Last week, the Real Bread Campaign delivered a pledge to the government from more than 350 bakers, millers, farmers and consumers not to sell or buy GM wheat.
The pledge was accompanied by a letter to Caroline Spelman MP, Secretary of State for the Environment, Food and Rural Affairs, expressing deep concerns about the testing of GM wheat at Rothamsted.
Chris Young from group said: "The Real Bread Campaign finds ways to make bread better for us, better for our communities and better for the planet. We cannot see how GM technology fits with any of these aims."
In their open letter scientists at Rothamsted outlined a hope that GM wheat could one day become a common food source and invited campaigners for a discussion.
They said: "If our wheat proves to be beneficial we want it to be available to farmers around the world at minimum cost.
“You have described genetically modified crops as ‘not properly tested.’
“Yet when tests are carried out you are planning to destroy them before any useful information can be obtained.
“We do not see how preventing the acquisition of knowledge is a defensible position in an age of reason.”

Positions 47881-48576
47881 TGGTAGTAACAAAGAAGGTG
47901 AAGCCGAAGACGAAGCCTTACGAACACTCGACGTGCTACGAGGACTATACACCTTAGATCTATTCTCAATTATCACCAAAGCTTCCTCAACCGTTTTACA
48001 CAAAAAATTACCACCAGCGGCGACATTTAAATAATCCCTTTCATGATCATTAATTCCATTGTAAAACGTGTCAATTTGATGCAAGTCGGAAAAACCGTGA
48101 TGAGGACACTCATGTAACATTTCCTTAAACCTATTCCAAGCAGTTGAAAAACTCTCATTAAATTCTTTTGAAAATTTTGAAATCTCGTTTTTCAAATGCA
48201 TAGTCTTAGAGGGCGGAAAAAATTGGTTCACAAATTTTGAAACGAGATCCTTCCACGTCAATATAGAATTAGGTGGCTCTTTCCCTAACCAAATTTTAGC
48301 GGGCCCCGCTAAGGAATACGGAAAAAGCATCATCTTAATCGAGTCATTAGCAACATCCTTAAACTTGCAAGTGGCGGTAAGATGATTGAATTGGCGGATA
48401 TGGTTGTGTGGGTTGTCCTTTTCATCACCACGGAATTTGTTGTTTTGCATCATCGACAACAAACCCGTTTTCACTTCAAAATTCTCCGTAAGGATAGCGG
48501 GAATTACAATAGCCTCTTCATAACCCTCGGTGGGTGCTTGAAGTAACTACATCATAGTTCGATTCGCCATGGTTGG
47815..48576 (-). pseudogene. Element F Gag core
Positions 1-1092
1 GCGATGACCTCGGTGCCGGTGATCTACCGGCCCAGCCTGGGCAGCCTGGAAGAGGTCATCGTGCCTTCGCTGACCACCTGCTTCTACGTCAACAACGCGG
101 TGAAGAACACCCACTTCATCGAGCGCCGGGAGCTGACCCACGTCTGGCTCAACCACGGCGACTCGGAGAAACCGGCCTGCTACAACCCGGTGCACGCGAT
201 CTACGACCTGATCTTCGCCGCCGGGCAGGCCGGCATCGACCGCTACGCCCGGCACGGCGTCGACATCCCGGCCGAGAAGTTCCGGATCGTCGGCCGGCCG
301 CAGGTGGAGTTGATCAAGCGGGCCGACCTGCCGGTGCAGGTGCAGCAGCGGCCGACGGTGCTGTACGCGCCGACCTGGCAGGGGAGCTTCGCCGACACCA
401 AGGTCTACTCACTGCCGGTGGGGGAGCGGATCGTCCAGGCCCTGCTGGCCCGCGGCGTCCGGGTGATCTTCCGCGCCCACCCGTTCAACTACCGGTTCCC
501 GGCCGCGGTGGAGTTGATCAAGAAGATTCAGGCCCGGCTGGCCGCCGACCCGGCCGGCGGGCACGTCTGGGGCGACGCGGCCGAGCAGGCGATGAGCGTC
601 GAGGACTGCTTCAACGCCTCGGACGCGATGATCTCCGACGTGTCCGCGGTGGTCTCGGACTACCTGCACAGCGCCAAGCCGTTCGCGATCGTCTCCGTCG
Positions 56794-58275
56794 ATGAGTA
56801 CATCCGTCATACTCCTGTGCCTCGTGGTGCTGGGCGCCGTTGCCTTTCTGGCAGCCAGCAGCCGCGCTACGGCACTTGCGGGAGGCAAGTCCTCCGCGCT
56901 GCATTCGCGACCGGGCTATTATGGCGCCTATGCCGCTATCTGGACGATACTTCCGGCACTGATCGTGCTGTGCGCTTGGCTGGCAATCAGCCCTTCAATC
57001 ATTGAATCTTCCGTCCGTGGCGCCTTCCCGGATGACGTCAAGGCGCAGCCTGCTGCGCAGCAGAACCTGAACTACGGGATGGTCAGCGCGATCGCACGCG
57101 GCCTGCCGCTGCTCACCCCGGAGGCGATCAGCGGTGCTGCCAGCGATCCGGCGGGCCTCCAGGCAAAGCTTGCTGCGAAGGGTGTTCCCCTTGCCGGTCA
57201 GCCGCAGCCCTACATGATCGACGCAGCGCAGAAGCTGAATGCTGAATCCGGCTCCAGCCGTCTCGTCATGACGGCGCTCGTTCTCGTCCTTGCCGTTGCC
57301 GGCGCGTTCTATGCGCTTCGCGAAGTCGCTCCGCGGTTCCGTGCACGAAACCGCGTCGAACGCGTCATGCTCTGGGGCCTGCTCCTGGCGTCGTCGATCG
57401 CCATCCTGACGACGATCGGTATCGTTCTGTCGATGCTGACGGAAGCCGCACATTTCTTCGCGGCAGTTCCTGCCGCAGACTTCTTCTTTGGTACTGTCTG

Mr Miles added: “I am not against the science behind it but research like this should be conducted in a controlled environment.
“If this experiment works we don’t know if aphids will then begin attacking other crops, we don’t know how other predators will react, we don’t know the affect this could have if introduced into the food chain.
"In the late 1990’s a GM potato crop was injected with the genes of a snowdrop to detract aphids.
"The crop was fed to laboratory rats that later developed intestinal damage and signs indicating the early stages of cancer.
"We should learn from the lessons of the past, the evidence shows us that GM crops do not work.”